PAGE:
"The (shipbuilding) industry's productivity is tied to, and limited by the use of traditional CAD technology, which is expensive to implement and maintain," contends Intergraph, adding that "Lack of integration prevents the efficient transition of early design to downstream detailed design, and increases man-hours and cost due to rework. It can also place the shipbuilder over budget by the time the contract is awarded."
To reduce man-hours, the software permits high-level design decisions to be propagated automatically to detail parts, while the rule-based automation it incorporates eliminates repetitive operations in detail design. By obviating many of the sequential dependencies of the traditional design process, IntelliShip is intended to cut design, procurement, fabrication and construction times. At the core of IntelliShip is its Product Model Database structure, providing full access to engineering data, capturing graphics and associated information as well as design intent. The database is a shared, common repository for all ship design, construction and management information.
Due for release early next year, IntelliShip has been formulated by the process, power and offshore division of Intergraph with the assistance of Global Research & Development Company (GRAD), a U.S.- headquartered consortium of international shipbuilders. As part of a five-year pact signed by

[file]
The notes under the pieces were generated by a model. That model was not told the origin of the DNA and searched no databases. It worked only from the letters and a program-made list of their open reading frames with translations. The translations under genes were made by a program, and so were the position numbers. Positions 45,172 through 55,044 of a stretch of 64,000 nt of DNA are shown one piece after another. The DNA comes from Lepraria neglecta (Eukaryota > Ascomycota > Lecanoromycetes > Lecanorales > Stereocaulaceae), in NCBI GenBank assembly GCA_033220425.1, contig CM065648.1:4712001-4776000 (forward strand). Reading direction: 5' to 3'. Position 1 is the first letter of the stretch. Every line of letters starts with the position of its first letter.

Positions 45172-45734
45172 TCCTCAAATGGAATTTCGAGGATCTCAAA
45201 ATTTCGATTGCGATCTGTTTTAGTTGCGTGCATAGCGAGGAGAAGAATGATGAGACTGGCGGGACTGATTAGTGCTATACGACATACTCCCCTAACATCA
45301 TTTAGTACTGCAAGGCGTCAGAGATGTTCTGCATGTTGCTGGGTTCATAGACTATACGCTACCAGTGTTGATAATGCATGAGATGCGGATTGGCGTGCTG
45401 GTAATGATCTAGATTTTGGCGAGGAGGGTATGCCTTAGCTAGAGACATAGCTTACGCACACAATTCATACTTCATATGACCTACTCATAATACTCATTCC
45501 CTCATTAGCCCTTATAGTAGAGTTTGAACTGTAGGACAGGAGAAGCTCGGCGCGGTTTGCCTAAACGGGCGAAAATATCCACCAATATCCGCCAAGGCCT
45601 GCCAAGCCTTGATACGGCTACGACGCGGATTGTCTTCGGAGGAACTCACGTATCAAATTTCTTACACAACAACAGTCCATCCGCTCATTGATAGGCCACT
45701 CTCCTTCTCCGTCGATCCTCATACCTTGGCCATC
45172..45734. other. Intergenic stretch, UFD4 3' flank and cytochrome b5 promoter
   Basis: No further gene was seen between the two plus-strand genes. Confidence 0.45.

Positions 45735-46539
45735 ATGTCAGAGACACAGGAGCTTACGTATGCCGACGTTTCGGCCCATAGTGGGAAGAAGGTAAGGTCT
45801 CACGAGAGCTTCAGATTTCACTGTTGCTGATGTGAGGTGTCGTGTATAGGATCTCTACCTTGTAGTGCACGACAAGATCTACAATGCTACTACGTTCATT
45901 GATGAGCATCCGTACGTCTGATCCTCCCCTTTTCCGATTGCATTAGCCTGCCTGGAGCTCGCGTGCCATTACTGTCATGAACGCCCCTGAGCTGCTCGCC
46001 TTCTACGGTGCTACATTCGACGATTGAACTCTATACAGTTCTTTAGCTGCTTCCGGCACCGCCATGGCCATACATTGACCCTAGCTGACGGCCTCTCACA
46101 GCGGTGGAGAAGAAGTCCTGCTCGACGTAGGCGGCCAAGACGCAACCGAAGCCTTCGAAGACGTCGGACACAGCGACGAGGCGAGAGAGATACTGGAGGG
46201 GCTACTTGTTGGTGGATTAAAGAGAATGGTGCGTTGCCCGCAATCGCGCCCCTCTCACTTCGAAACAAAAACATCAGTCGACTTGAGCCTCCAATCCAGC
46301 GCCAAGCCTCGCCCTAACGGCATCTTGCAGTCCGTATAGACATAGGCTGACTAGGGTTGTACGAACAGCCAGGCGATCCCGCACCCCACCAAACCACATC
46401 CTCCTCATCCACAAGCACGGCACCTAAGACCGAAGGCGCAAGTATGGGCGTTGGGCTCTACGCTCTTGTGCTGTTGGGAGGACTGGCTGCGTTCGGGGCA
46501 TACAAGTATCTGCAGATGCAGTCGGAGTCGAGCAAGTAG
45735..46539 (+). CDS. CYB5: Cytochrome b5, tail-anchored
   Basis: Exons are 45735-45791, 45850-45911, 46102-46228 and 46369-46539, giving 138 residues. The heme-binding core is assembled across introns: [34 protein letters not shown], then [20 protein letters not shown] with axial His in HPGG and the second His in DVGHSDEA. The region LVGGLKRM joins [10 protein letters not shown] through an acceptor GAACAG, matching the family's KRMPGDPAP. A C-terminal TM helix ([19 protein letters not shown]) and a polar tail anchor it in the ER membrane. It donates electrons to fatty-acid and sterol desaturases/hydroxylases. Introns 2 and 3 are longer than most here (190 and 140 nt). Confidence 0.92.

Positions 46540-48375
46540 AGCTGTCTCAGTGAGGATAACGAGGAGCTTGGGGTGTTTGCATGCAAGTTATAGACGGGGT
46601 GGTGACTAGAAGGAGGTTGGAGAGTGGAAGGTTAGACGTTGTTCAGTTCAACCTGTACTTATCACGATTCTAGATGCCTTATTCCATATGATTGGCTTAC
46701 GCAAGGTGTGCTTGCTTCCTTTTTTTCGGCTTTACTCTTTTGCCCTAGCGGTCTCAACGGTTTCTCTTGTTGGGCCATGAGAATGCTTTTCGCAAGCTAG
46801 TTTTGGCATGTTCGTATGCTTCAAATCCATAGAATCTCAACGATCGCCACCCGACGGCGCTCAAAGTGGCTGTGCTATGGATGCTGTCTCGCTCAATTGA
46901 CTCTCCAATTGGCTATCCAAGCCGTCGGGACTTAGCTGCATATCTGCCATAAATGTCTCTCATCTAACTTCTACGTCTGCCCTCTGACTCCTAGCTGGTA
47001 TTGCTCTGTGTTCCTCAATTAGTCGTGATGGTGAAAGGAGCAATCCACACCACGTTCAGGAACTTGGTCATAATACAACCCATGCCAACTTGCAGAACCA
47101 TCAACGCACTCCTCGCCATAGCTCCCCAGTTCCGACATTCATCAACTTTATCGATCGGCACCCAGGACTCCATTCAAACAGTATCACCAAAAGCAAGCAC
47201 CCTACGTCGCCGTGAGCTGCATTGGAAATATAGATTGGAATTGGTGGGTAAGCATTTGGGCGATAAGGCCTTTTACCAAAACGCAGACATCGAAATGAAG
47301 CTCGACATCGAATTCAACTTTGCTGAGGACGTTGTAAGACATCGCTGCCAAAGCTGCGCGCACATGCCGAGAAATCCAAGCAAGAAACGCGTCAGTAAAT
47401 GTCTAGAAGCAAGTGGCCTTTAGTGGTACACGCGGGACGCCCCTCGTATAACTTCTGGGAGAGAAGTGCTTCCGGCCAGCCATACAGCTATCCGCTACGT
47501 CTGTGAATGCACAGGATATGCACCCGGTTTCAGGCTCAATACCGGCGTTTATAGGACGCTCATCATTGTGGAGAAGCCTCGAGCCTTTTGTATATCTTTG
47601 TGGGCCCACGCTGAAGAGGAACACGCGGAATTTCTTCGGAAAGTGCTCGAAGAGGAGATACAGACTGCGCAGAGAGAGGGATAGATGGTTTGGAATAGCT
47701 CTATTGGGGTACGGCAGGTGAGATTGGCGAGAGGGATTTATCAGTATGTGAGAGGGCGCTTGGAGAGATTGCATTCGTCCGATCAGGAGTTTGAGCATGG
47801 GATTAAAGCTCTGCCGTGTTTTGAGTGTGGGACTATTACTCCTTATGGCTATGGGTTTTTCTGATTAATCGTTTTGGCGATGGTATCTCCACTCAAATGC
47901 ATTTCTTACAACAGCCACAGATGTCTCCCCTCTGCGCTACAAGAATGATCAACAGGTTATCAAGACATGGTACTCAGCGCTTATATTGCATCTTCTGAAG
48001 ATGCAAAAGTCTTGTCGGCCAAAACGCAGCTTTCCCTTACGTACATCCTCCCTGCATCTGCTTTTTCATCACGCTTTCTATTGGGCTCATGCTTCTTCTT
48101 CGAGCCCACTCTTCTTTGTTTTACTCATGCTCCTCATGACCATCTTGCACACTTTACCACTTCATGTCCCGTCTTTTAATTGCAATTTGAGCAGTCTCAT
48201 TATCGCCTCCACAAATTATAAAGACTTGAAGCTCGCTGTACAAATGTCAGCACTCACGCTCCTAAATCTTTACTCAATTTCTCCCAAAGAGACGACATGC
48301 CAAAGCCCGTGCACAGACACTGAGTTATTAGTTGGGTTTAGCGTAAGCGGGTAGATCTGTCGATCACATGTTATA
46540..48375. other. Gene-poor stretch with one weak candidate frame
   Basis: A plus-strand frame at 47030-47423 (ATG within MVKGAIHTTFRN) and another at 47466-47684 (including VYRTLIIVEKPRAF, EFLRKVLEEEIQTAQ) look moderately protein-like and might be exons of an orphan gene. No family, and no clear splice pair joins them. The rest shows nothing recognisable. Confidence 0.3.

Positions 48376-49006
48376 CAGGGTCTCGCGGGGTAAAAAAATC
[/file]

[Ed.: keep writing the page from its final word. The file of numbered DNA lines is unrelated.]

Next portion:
Intergraph with Oslo-based Det Norske Veritas Software, relating to software for the shipbuilding, offshore and process industries, products built on IntelliShip technology will be resold by DNV Software into the shipbuilding market. These will constitute part of a broader suite of systems marketed as the DNV Software Marine Solution.
Intergraph is a leading vendor of software and associated services in the process and power generation industries, and also has a stake of around 35-40 percent in the offshore sector. IntelliShip signals the U.S. firm's ambition to capture 40-percent of the shipbuilding market within five years.
Under the terms of the long-term deal signed with Intergraph, DNV Software will also integrate DNV Nauticus and IntelliShip applications, and collaborate with the US company in the offshore oil and gas and process sectors. Meanwhile, the GRAD consortium is testing IntelliShip on ship design and production projects at member company yards in Europe and Asia.